Final Flights: January 2007
Friends say Leonard Greene wasn’t just brilliant. He thought on a different level.
With more than 150 patents to his credit, Greene, who died peacefully on November 30 in Mamaroneck, N.Y., at the age of 88, will be best remembered for the simple, metal stall-warning tab he invented in 1946. Working at Grumman during World War II as a young aerodynamicist and engineering test pilot, he was deeply troubled by an airplane crash he witnessed, the cause of which was an aerodynamic stall. His stall-warning indicator was the first of more than 60 aviation-related devices he designed, patented and sold. Today, stall-warning indicators are mandatory on all airplanes, and hundreds of thousands have been manufactured.
To market his inventions, Greene established Safe Flight Instrument in White Plains, N.Y., after the war. Sixty years later the company, now headed by Leonard’s son Randy, continues as a leading supplier of air safety devices for aircraft. Among the firm’s product portfolio are stick shakers, autothrottle systems, angle-of-attack indicators, power-line detectors, wind-shear warning devices and other lifesaving equipment. Greene tackled the dangers of wind shear after the crash of Eastern Airlines Flight 66 at JFK International Airport in 1975. Within a year his first wind-shear warning system was being flight tested. A year after that it became the first such device to obtain FAA certification.
Safe Flight was a family business. One of Greene’s sons, Donald, served as executive v-p of the company until Sept. 11, 2001, when he was killed in the crash of United Airlines Flight 93 in Pennsylvania.
Besides being an inventor, Greene was also a noted philanthropist. In 1981 he cofounded Corporate Angel Network, the national nonprofit organization that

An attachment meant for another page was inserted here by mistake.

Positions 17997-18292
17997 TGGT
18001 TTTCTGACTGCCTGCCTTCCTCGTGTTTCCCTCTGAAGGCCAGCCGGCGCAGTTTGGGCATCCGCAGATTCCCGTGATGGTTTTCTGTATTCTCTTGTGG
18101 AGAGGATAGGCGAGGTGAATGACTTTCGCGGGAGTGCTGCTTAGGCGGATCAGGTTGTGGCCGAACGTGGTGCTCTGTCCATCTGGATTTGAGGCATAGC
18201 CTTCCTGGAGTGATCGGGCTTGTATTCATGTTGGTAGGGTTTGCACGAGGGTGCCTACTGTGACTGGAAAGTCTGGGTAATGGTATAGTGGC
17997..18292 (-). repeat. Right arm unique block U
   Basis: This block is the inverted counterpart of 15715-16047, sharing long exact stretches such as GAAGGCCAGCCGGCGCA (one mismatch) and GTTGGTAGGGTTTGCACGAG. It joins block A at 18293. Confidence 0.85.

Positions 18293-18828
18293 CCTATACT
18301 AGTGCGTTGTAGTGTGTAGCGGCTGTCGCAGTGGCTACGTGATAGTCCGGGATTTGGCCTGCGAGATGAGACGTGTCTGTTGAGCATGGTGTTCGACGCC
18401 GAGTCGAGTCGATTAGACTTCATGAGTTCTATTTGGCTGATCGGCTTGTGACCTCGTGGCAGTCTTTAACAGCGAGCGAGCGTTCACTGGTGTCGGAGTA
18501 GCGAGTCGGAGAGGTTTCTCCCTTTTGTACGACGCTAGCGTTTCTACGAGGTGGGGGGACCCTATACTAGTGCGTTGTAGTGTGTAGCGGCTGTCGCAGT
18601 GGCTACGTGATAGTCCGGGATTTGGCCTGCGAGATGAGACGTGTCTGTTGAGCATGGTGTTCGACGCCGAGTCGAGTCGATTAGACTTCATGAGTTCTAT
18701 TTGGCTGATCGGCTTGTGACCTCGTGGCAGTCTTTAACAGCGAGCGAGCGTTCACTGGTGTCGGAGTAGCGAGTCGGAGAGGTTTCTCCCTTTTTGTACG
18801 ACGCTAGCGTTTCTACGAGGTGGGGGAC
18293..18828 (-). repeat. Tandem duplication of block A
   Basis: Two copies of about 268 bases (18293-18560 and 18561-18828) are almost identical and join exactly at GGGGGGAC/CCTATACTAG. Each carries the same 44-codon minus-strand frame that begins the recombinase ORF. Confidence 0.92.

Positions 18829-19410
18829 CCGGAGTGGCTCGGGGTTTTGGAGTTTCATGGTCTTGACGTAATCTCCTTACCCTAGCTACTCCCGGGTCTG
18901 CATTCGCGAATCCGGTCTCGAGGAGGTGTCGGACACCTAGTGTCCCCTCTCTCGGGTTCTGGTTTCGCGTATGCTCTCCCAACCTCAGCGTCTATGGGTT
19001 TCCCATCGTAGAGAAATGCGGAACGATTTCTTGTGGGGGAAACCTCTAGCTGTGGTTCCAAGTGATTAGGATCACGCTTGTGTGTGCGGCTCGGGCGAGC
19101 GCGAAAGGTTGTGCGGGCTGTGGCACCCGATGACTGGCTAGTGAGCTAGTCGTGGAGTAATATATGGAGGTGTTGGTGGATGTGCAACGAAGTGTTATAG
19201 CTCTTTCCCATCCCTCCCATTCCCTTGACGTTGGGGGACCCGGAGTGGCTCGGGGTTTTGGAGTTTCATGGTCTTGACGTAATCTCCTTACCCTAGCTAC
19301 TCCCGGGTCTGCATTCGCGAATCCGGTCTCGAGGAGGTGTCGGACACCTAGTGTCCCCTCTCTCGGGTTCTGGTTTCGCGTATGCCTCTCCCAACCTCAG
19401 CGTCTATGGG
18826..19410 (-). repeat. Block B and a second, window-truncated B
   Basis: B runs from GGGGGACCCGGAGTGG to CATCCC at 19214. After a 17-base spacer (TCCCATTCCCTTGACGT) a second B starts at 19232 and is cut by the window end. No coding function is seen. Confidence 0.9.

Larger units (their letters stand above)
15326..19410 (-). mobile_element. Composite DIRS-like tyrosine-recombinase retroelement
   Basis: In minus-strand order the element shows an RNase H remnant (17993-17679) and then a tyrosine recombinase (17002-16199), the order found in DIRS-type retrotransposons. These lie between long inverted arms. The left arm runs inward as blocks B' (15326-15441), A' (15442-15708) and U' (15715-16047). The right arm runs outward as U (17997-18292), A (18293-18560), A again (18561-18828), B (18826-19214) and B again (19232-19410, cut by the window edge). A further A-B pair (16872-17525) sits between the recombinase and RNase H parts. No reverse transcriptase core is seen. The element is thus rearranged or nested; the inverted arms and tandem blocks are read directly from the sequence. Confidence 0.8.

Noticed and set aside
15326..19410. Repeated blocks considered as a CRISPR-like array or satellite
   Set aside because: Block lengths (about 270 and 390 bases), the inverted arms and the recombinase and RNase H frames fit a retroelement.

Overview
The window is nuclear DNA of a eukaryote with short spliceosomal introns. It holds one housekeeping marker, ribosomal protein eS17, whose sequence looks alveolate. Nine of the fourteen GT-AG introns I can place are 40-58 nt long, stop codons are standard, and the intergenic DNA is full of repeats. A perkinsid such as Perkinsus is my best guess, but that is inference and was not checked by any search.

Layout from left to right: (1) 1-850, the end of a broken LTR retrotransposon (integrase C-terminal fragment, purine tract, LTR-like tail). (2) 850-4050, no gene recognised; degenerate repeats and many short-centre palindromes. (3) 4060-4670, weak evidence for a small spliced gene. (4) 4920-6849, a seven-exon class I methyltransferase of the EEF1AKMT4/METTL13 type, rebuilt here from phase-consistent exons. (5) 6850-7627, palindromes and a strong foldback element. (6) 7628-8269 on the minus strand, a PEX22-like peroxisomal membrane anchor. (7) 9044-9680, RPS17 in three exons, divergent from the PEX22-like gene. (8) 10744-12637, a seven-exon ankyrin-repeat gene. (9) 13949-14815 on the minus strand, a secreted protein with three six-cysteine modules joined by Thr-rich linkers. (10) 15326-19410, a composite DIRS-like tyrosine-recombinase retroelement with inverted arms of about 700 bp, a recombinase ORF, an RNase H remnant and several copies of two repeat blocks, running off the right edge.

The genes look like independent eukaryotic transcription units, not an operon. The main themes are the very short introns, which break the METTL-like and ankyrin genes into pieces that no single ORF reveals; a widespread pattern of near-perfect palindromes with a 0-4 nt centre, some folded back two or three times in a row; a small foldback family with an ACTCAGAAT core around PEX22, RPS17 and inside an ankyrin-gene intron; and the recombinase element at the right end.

provides free air transportation for cancer patients by using empty seats on corporate and fractional aircraft. Greene personally flew the first CAN flight, transporting a
patient home to Detroit in 1981 from treatment in New York. From that day
forward, the organization soared. One by one, corporations across America were asked to participate and one by one they joined. Today, CAN has 530 participating corporations, which offer their empty seats to more than 2,500 cancer patients a year.
Green’s achievements go beyond his core field of aviation safety. His notable
inventions and ideas include performance enhancements for America’s Cup yachts, “visible speech” for the hearing impaired and a plan to transform the federal budget to provide greater income security for the poor and tax relief for the middle class. He founded the Institute for SocioEconomic Studies in 1974 and, guided by his own memories of poverty during the Depression, was a lifelong champion of poverty reform.
With his credentials in aviation circles well established and his safety devices flying aboard thousands upon thousands of aircraft, Greene’s true legacy will be his
remarkable talent for finding answers just beyond the reach of traditional thinking, for applying unconventional solutions to important problems–and in the process saving the lives of thousands and, just as important, making lives for thousands better.
Ricky Eubank, who recently retired from FlightSafety International, died on December 4. He was 57. Eubank was a chief warrant officer in the Army and served three tours in Vietnam. He worked at FlightSafety for 22 years as program manager for the Sikorsky S-76 training program and was later responsible for scheduling the company’s helicopter simulator times, staff and students. He is survived by his wife, Hiroko Eubank; two sons, a daughter, two grandchildren, his mother, two brothers and three sisters.